The study from The Bank of New York (BoNY) and Casey, Quirk & Associates LLC entitled “Institutional Demand for Hedge Funds 2: A Global Perspective” revealed that the percentage of institutions investing in hedge funds will increase to nearly 25%, up from 15% currently, according to a press release on the study. The majority of asset flows to hedge funds will be from retirement plans, with US corporate and public pension plans accounting for the largest percentage increase, the release said.
A 2004 study by BoNY and Casey, Quirk predicted US institutional investment in hedge funds would increase to $300 billion by 2008, and that is proving to be in line with actual US institutional investment. The study attributes the increasing hedge fund demand to broadening acceptance of alternative investments and a search for better returns.
According to BoNY and Casey, Quirk’s findings, institutional investors’ experience with hedge funds will lead to less constrained, active investment techniques for the future. “The study shows that today’s hedge fund techniques will be tomorrow’s mainstream investing,” said Kevin Quirk, a partner at Casey, Quirk & Associates, in the release. “This paradigm shift will be driven by the need for institutions to generate better overall portfolio returns as well as by their increasing comfort with techniques such as shorting, derivatives and leverage.”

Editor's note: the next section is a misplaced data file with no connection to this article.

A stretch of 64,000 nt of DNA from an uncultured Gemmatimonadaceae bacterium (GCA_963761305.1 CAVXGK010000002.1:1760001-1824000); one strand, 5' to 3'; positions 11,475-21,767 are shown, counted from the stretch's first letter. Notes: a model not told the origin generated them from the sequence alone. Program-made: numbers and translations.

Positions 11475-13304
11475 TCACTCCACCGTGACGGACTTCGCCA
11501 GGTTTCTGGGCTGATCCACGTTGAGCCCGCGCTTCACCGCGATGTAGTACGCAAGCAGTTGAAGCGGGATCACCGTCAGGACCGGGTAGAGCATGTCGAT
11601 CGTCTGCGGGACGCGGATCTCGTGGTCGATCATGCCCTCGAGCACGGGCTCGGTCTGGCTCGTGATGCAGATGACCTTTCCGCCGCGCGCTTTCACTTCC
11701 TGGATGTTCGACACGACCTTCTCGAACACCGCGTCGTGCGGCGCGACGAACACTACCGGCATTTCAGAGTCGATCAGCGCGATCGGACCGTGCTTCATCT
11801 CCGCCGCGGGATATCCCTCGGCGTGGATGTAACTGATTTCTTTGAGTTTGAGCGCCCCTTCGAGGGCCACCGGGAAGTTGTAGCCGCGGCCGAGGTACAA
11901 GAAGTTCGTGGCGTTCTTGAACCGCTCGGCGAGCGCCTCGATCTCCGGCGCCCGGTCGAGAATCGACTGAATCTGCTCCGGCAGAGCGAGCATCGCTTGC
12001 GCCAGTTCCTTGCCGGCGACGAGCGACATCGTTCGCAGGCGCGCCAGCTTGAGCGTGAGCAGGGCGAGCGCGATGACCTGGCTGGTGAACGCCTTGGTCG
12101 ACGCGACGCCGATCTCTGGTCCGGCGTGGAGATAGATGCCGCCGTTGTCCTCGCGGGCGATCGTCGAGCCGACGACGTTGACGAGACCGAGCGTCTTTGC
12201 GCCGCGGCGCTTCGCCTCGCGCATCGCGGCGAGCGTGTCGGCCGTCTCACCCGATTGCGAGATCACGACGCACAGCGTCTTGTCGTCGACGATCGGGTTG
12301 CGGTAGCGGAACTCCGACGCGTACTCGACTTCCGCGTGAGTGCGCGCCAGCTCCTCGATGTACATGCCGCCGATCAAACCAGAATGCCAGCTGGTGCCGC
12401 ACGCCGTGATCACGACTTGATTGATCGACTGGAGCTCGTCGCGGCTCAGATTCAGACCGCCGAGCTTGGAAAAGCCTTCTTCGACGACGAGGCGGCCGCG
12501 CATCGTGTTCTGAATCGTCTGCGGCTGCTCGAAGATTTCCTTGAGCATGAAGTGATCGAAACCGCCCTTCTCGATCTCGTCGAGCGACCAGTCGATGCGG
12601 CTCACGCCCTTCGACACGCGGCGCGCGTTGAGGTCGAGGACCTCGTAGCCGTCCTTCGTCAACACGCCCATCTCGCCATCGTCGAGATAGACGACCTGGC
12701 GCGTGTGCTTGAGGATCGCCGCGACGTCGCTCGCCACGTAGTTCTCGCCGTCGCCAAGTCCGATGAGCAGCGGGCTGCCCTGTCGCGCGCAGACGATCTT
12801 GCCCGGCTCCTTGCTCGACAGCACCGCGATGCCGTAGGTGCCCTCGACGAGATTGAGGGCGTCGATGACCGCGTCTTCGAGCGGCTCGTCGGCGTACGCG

Other key findings of the study included:
- Institutional investors’ ability to identify and assess quality hedge fund managers will dramatically improve.
- The vast majority of institutions investing in hedge funds use either fund-of-hedge funds exclusively or a dual approach, accessing hedge funds concurrently through fund-of-hedge funds and direct investments.
- Fund-of-hedge funds will remain the starting point for the majority of institutional investors. The study predicts that half of global institutional flows will go to fund-of-hedge funds and the other half to direct investments over the next five years.
- The single most important factor that could change growth expectations for hedge funds would be if fund-of-hedge fund managers meaningfully underperformed the net return expectations of institutional investors. Scandals and regulation were also important factors affecting predicted growth.
For a copy of the study report, contact Kevin Heine at firstname.lastname@example.org .